The big game in town today is without a doubt the European Central Bank’s monetary policy announcement, with market participants keenly awaiting to see if Mario Draghi will deliver on his dovish rhetoric and institute action to steer monetary policy in a more accommodative direction. The divergence meme that has engulfed financial markets for the majority of 2015 is predicated on not only normalization of monetary policy in the United States, but also on the ECB stepping in to fill some of the liquidity void, which in turn positions the euro as a global funding currency. Ahead of the announcement the euro was ebbing lower against the big dollar, while equities were making strong gains on the prospect of further stimulation, but the first of the drip fed tweaks to monetary policy has seen a short-squeeze in the euro as participants are somewhat disappointed in the lack of action. The decision of the ECB to cut the deposit rate from -0.2% to -0.3% appears to have been too small for euro shorts to continue to pile in, as we had previously speculated something over a 10bps cut would likely be needed to surprise markets and spur further short momentum. The euro has retraced all of its early morning losses against the big dollar, and is actually in the green close to 1% as we go to pixels, but before Mario Draghi’s press conference. The two levers that Draghi could theoretically tweak at his press conference later this morning would be the duration of the bond purchase program, along with the monthly size of purchases, with market participants generally expecting an approximately 15-20bln increase in monthly asset purchases, with a six month extension of the program. If the bazooka Draghi is apparently carrying with him into the press conference turns out to be a water pistol, the short-covering surge in the euro might not be complete – though we would expect the volatile trading in the euro to continue as the press conference approaches.
The price action for the big dollar has been interesting in the wake of recent developments and language from key policy makers, with the DXY having a hard time hitting escape velocity north of the key 100 level. Yesterday Janet Yellen was speaking at the Economic Club of Washington, where her remarks indicated (in our eyes) that there would likely have to be an extremely negative market event before the FOMC meeting later this month to derail interest rates in the United States rising off their lower bound. Yellen stated that the downside risk inherent with volatility in the global economy had subsided since the summer, and that delaying monetary policy normalization in the short-run increases the risk of an abrupt tightening later in the economic cycle. The employment figures from ADP that were released earlier yesterday morning were conducive towards a decent non-farm payrolls print from the BLS on Friday, which is effectively the last hurdle the American economy faces between now and D-Day on the 16th of December. Caution should be exercised around putting too much stock in the correlation between the ADP report and the more important BLS number on Friday; however, we would opine a print south of 170k mark would be required to start fanning speculation the Fed might get cold feet in two weeks, and anything around the 200k mark will give the Fed the green light to raise the lending rate. Make sure to speak with your dealing teams ahead of the non-farm payrolls data to be released on Friday, as the implications of the print will have an impact on market positioning ahead of the FOMC announcement.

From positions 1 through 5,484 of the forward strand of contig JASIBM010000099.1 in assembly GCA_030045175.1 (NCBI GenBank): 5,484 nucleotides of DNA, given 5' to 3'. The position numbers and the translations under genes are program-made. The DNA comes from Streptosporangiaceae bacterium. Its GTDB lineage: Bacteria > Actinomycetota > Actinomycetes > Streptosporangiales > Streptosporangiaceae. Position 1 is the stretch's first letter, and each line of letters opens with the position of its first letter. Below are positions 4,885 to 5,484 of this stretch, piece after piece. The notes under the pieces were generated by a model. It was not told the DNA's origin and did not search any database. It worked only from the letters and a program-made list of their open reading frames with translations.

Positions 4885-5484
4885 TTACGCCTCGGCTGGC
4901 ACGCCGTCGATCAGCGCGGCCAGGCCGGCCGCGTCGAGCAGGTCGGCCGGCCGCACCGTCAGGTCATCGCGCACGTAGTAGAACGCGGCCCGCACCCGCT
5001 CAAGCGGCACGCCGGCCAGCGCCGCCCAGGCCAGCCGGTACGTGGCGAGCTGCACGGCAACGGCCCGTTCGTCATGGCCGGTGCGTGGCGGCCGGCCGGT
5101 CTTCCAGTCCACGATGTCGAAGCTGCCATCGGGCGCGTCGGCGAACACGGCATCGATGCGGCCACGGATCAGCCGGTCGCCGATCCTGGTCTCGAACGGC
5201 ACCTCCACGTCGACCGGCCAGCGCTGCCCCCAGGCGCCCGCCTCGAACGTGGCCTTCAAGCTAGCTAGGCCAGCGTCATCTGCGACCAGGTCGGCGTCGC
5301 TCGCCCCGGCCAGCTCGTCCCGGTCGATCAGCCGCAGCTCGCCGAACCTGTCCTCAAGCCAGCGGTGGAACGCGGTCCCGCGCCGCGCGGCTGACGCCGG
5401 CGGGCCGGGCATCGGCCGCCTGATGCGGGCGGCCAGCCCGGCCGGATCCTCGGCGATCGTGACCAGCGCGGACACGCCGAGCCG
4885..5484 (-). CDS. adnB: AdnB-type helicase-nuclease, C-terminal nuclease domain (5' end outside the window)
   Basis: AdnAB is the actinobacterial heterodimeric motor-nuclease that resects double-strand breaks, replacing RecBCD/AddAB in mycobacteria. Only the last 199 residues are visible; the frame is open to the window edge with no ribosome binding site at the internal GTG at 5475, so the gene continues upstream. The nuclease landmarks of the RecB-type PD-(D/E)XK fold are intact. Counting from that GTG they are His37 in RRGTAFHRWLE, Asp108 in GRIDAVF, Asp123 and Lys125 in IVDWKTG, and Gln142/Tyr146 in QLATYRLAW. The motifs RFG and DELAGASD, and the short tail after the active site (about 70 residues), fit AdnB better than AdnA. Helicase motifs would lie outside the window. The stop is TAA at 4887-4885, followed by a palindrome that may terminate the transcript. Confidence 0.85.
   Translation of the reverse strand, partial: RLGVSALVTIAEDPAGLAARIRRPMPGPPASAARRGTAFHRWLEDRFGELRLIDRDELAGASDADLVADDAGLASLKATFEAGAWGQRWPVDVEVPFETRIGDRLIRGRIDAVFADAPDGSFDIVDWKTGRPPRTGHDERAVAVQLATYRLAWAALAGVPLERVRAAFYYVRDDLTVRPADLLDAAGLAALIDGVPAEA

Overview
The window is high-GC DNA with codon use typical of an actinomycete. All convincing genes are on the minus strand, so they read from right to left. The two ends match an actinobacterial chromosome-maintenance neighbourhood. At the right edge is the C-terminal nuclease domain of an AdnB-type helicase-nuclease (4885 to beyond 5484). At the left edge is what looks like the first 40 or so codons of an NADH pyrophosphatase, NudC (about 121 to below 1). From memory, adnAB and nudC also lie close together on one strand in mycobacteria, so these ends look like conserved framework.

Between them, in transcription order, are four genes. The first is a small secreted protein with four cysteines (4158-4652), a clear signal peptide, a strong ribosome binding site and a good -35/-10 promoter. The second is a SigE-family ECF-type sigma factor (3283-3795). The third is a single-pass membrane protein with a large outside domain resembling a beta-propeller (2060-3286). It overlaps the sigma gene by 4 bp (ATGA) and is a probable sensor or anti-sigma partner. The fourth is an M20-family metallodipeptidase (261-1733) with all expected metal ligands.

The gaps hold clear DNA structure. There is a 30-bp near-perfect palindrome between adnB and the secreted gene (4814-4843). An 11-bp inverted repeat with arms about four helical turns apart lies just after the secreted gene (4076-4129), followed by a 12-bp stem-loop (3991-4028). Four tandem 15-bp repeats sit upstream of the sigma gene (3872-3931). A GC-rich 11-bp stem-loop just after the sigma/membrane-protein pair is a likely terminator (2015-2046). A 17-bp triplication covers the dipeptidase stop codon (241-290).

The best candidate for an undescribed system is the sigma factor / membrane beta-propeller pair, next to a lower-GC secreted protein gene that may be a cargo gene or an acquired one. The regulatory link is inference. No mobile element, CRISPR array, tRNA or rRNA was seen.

The hydrocarbon market has found itself contending with some stiff headwinds ahead the highly anticipated OPEC meeting on Friday, the conclusion of which will see the cartel will announce its production quota. The oil market remains extremely sensitive to headlines from delegates speaking to the press in Vienna where the meetings are taking place, the consequence of which is whipsaw price action for the commodity as traders’ position ahead of the official announcement. The crux of the issue is that the majority of OPEC producers are struggling to contend with the current depressed price environment, and will likely vehemently lobby Saudi Arabia in the hopes of the swing producer listens to their pleas and institutes a supply cut. Despite the cries of high-cost producers like Venezuela, Libya, Iran, and Iraq as they struggle to balance fiscal budgets as oil revenues dry up, the only member with the political clout strong enough to institute a supply cut lies with the Kingdom. Unfortunately for the aforementioned nations, the probability Saudi Arabia throws in the towel on their current plan to snatch market share is low, as anecdotal evidence of price slashing for Saudi crude in Asian and Europe markets illustrates a loss-leader approach to obtaining market share is still occurring in practice. It currently appears as if there is little appetite from the perceived swing producer to fall on its sword in order to extend an olive branch to some of its beleaguered members, and for oil bulls no change in production might be the best news that can be expected. Iran has already proclaimed it will be increasing production of oil by 500k barrels per day as soon as Western sanctions are lifted, so there is the potential a concession is made for the new Iranian oil to come to market. That being said, the new supply of Iranian oil is likely already discounted into oil’s current price, whereby the bigger issue for hydrocarbon bulls is that it doesn’t appear the oversupplied oil market will be getting any love from OPEC to sort out the current imbalance. The significance for the loonie and other commodity-linked currencies is that unless there is a surprise production cut that materializes on Friday, softening oil prices will continue to act as a weight on the waterfowl.
Further reading:Get the 5 most predictable currency pairs